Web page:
Just watched Criterion's blu-ray of M last night, it was my first time to view this film.
    Wow. Just wow. The restoration is to be commended, as is the transfer. I'll admit that I was a bit apprehensive going into the film, as I really didn't know what to expect. This movie was so much ahead of its time. And timeless, not necessarily in technology and culture which are obviously dated, but in terms of concept and execution. Many of the human-based themes and behaviors played out in the film would very well play out in the same (or very similar) manner today.
    Watching it, I kept thinking "oh, this is Criminal Minds done in the 30s" and I mean that as a huge compliment. And yes I recognize which came first and likely M had tremendous influence in that and just about every serial killer movie and TV show made since its release.
    Two tremendous thumbs up for the movie, and what a stellar final monologue by Peter Lorre! The style of editing (or in that case not editing and staying with his performance) leant the scene incredible power!
     
  15. 24fpssean

    24fpssean Stunt Coordinator

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    Anyone else have this problem with their BD of M? - After two years of no problems playing the disc, it now hangs up on chapters one and two, displaying a pale, frozen still from the menu. I have to turn my Sony BD player off to get it to snap out of it and then skip down to chapter three, from which the film plays without incident through to the end.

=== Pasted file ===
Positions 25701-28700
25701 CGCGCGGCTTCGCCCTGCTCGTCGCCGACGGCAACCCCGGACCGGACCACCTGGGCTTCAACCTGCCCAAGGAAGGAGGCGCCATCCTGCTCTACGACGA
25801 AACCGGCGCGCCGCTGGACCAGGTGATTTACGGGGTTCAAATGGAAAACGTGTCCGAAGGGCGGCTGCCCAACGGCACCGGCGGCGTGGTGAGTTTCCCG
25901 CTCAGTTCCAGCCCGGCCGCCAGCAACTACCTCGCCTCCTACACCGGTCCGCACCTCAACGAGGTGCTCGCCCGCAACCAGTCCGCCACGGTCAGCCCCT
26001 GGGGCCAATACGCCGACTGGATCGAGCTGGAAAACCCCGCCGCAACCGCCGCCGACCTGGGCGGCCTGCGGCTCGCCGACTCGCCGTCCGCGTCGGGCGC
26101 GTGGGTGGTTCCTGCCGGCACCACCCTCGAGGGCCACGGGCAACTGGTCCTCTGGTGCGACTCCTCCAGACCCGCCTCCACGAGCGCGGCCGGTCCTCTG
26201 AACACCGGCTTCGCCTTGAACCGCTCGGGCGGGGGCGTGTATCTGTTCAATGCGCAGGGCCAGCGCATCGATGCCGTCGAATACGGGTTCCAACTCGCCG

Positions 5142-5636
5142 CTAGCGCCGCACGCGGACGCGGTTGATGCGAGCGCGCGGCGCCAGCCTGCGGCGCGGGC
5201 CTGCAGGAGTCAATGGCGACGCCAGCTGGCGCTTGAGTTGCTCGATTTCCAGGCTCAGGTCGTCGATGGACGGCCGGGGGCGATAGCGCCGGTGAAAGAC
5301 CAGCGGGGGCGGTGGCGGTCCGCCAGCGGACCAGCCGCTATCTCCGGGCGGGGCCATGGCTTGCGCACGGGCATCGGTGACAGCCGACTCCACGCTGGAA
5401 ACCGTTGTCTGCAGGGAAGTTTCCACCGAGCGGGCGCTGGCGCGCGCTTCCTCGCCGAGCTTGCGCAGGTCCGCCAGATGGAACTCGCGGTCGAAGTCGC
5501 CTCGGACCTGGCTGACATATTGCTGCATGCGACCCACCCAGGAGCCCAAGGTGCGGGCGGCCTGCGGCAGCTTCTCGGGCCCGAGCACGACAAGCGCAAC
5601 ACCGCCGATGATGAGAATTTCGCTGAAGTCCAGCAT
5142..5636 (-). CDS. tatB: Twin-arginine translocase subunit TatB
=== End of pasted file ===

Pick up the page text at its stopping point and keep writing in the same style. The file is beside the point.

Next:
I've got all my most recent updates and in any case the disc has played normally for two years until now. My player is a little over four years old and thought that might be the problem, but not a single BD, even Criterion discs manufactured the same time as 'M', causes me this problem. It's very strange. I've checked the disc with a loop (we used to use them in film editing to magnify edge numbers or key numbers) and there is not a single scratch on it.
    Emailed Jon Mulvaney at Criterion and he said he'd send me another one. I said thanks but if it's my machine I don't want him to send me another one, I'll just not watch it until I get a new player or figure out what's happening!
     
  16. Oblivion138

    Oblivion138 Second Unit

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    I haven't had any problems with the Criterion disc (yet)...but admittedly, I haven't really watched it much since I imported the German Digibook.